I was born in the late ‘50s, at which point the Depression was still fresh enough in the popular imagination that many of its tropes were fairly widespread. (I should say here that this post is not about the stock market or economic collapse. It’s about pop music.) Among them was the hobo — the man who rambled from town to town, riding the rails, carrying his belongings in a bandanna on a stick. While they were seen as down on their luck, often drunk, just as often they were portrayed as free spirits that society never got its claws into. Every big city had SRO flophouses. No one ever talked about untreated mental illness or the need for more housing or support services. All of which is the long way around to notice that every so often a song will pop up in an oldies mix to remind me of how hard this archetype was sold, especially with regards to women.
I was driving home the other day when Spotify burped up “Gentle on My Mind,” Glen Campbell’s show-closing signature song. It’s a song about a woman who is fondly remembered by one of these footloose souls, and it had been a while since I listened to the lyrics:
It’s knowin’ that your door is always open and your path is free to walk
That makes me want to leave my sleeping bag rolled up and stashed behind your couch…
You’ve heard it. And just in case you think it’s about a long-haul trucker or something, the final verse makes reference to dipping a cup of soup from a gurglin’ cracklin’ cauldron in some train yard, which sounds pretty hobo-trope to me.
Brook Benton’s “Rainy Night in Georgia” introduced us to another romantic bum:
Find me a place in a boxcar
So I take my guitar to pass some time
Late at night, it’s hard to rest
I hold your picture to my chest, and I feel fine
But that’s not all. A decade later came the Allman Brothers’ “Ramblin’ Man.” When it’s time for leavin’, he hopes you’ll understand that he was born a ramblin’ man.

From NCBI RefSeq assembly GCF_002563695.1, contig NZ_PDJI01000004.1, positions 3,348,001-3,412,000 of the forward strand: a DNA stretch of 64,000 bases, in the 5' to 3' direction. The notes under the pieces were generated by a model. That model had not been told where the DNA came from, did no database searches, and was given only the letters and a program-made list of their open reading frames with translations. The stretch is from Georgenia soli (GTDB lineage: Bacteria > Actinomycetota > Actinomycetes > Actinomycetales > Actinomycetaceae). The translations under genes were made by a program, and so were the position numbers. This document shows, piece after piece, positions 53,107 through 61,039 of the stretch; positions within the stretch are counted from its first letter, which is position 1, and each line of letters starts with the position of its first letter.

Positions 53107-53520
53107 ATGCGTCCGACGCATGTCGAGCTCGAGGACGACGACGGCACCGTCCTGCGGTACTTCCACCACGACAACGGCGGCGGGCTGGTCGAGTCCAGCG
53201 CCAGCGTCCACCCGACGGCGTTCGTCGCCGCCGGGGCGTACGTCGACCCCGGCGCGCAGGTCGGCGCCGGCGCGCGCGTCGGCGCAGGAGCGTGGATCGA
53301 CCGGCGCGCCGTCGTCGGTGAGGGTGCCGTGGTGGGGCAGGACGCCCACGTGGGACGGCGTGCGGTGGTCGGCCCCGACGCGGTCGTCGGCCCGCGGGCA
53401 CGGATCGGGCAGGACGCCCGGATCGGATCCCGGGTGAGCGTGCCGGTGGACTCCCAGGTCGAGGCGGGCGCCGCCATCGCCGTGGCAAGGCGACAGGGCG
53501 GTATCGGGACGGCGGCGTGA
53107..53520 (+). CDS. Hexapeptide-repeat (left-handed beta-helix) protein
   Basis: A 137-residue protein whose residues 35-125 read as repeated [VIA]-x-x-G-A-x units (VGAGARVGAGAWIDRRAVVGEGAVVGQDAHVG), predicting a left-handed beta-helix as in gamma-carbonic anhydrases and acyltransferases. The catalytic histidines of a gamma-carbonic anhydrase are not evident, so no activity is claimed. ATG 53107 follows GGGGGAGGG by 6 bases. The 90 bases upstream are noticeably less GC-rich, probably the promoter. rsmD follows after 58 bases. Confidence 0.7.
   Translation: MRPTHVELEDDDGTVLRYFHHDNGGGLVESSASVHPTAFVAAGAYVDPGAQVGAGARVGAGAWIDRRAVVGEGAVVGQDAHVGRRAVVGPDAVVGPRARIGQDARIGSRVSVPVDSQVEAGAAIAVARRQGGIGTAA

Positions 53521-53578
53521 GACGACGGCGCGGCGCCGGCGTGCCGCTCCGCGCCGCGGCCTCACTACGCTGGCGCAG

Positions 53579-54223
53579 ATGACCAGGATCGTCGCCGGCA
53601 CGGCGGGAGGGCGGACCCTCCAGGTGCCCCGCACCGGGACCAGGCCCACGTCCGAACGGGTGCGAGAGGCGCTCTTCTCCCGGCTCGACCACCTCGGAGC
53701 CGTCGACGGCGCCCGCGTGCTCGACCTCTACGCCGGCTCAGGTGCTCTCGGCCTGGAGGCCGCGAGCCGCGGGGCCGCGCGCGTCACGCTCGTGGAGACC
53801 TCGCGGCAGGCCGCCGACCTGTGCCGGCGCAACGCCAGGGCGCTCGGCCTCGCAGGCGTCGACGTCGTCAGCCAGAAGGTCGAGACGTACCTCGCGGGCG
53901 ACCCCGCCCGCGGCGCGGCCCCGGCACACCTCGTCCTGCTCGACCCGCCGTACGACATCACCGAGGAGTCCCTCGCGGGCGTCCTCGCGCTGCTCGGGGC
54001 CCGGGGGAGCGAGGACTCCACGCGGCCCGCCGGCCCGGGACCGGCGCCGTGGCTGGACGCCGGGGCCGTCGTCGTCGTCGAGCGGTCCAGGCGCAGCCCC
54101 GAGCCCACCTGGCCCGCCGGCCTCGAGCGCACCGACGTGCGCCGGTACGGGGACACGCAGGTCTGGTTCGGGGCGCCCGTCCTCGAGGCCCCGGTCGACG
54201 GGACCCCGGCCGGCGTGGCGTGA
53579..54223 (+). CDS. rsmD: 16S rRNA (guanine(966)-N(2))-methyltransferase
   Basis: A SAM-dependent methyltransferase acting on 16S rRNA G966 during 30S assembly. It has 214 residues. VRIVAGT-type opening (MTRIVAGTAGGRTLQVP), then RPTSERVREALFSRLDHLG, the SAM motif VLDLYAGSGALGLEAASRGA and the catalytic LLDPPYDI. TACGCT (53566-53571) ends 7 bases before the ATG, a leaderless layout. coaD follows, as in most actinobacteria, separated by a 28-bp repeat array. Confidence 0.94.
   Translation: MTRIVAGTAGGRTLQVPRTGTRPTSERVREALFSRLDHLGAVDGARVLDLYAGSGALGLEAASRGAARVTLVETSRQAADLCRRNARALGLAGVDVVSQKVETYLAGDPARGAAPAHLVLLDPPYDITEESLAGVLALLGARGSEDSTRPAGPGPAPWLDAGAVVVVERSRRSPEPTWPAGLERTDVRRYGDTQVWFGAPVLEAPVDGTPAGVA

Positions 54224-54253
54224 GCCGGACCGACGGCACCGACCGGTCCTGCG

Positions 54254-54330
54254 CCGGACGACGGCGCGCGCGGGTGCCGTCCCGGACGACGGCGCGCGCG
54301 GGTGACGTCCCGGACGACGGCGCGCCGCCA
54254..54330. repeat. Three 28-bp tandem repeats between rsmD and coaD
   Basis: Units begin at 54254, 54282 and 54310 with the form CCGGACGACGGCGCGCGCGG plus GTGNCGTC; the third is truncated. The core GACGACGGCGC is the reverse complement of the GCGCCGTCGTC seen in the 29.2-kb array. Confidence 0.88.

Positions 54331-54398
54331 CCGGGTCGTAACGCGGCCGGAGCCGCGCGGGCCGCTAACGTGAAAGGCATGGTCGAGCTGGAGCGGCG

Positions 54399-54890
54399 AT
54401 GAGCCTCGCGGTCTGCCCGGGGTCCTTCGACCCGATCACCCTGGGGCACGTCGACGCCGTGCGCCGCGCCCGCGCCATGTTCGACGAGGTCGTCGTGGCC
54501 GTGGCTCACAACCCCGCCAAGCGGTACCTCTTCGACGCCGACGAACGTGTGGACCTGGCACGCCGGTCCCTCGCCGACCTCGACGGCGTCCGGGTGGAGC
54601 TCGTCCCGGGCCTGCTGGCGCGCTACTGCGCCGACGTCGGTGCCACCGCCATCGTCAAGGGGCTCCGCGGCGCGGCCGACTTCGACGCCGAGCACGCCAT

Carol Leifer used to do a funny routine about Petula Clark’s “Don’t Sleep in the Subway,” something about girl, you need to find a better class of boyfriend. This was in the ‘80s, which shows that finally, finally women were starting to respond to this preposterous romantic archetype.
At least Brandy, that fine girl (what a good wife she would be) had the sense to love a seaman. At least the Merchant Marine is a job.
Times change. Women wake up and smell the coffee in their own kitchens, not the pot bubbling on the fire down in the train yard. They ask themselves, why is my door always open and my path free to walk to this goddamn bum? It reminds me of Rob’s opening monologue in “High Fidelity:”
What came first, the music or the misery? People worry about kids playing with guns, or watching violent videos, that some sort of culture of violence will take them over. Nobody worries about kids listening to thousands, literally thousands of songs about heartbreak, rejection, pain, misery and loss. Did I listen to pop music because I was miserable? Or was I miserable because I listened to pop music?
Not long after I discovered Glen Campbell on Spotify, I sent Kate a link to “Dreams of the Everyday Housewife,” a song released when I was 10. Even at 10 I knew it was bullshit.
Sometimes I think too much.
I’m writing this at 6 p.m. Tuesday afternoon. Conventional wisdom says Joe has Michigan in the bag, but conventional wisdom about Michigan is often wrong. We shall see who Mr. Right really is.
In the meantime, enjoy midweek.